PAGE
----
Summary: Fueled by stimulus funding in the American Recovery and Reinvestment Act of 2009 (ARRA), electric utilities have accelerated their deployment of smart meters to millions of homes across the United States with help from the Department of Energy’s Smart Grid Investment Grant program. As the meters multiply, so do issues concerning the privacy and security of the data collected by the new technology. This Advanced Metering Infrastructure (AMI) promises to increase energy efficiency, bolster electric power grid reliability, and facilitate demand response, among other benefits. However, to fulfill these ends, smart meters must record near-real time data on consumer electricity usage and transmit the data to utilities over great distances via communications networks that serve the smart grid. Detailed electricity usage data offers a window into the lives of people inside of a home by revealing what individual appliances they are using, and the transmission of the data potentially subjects this information to interception or theft by unauthorized third parties or hackers.
by Aaron Brauer-Rieke, CDT, February 8, 2012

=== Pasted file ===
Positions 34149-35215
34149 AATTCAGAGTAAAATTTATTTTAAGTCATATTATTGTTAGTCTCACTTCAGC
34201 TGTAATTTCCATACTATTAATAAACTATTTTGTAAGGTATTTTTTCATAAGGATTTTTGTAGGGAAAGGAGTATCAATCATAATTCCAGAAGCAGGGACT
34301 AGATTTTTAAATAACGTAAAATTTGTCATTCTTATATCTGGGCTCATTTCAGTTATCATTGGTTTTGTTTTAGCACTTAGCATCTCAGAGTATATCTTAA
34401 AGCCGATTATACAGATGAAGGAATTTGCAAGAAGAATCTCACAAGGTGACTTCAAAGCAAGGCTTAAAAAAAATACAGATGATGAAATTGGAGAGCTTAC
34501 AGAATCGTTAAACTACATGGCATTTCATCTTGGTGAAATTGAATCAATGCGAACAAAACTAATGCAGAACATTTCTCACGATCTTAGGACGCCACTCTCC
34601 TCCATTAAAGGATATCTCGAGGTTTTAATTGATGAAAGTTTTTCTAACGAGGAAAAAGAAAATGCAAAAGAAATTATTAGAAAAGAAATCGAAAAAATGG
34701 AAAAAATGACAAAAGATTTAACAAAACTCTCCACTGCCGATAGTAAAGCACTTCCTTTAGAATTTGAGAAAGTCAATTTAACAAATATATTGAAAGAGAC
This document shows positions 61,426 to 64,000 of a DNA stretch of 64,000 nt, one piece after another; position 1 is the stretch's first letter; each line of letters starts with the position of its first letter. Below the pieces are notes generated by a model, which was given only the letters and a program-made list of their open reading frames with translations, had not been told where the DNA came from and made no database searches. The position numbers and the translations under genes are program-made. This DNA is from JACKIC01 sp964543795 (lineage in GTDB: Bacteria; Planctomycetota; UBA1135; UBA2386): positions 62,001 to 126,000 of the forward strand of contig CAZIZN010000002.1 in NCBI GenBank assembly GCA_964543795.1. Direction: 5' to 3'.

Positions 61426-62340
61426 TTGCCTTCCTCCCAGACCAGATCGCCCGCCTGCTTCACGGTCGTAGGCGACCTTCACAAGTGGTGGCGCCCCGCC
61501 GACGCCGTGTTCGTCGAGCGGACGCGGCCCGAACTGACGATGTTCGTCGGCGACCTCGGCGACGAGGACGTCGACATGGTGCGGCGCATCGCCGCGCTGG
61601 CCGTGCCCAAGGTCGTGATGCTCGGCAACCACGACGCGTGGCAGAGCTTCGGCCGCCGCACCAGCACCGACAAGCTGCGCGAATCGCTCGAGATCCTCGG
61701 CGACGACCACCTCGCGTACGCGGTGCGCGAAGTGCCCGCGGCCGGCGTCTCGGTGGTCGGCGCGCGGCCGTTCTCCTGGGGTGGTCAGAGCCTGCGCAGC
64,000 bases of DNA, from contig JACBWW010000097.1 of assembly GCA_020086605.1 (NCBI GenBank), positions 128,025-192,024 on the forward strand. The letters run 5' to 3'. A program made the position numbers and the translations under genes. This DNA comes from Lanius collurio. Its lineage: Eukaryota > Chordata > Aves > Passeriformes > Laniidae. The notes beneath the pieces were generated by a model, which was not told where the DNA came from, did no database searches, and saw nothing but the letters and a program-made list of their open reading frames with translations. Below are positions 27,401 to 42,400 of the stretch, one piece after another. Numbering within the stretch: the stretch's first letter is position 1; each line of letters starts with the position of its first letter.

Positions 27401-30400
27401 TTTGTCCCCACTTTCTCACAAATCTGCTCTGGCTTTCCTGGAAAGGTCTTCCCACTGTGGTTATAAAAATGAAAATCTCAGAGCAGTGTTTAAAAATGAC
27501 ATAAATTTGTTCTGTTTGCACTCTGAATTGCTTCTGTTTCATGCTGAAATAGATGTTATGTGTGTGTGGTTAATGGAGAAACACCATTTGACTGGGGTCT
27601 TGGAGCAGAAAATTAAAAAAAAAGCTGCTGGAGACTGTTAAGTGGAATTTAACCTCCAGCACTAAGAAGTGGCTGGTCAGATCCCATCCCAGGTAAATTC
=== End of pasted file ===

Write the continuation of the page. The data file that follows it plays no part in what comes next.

Against the backdrop of controversy surrounding the use of monitoring software pre-installed on mobile phones, Rep. Edward Markey (D-MA) recently released a draft bill requiring clear disclosure and express consent before monitoring software is used. … Markey’s bill requires several kinds of companies to clearly disclose details about monitoring software and obtain express consent before putting such software to use. The entities obligated to observe these requirements are those that (1) sell mobile phones, (2) provide commercial mobile services, (3) manufacture phones, or (4) operate a “website or other online service from which a consumer downloads monitoring software.” The bill also requires the user to consent to the software’s operation before it can begin collecting and transmitting information. …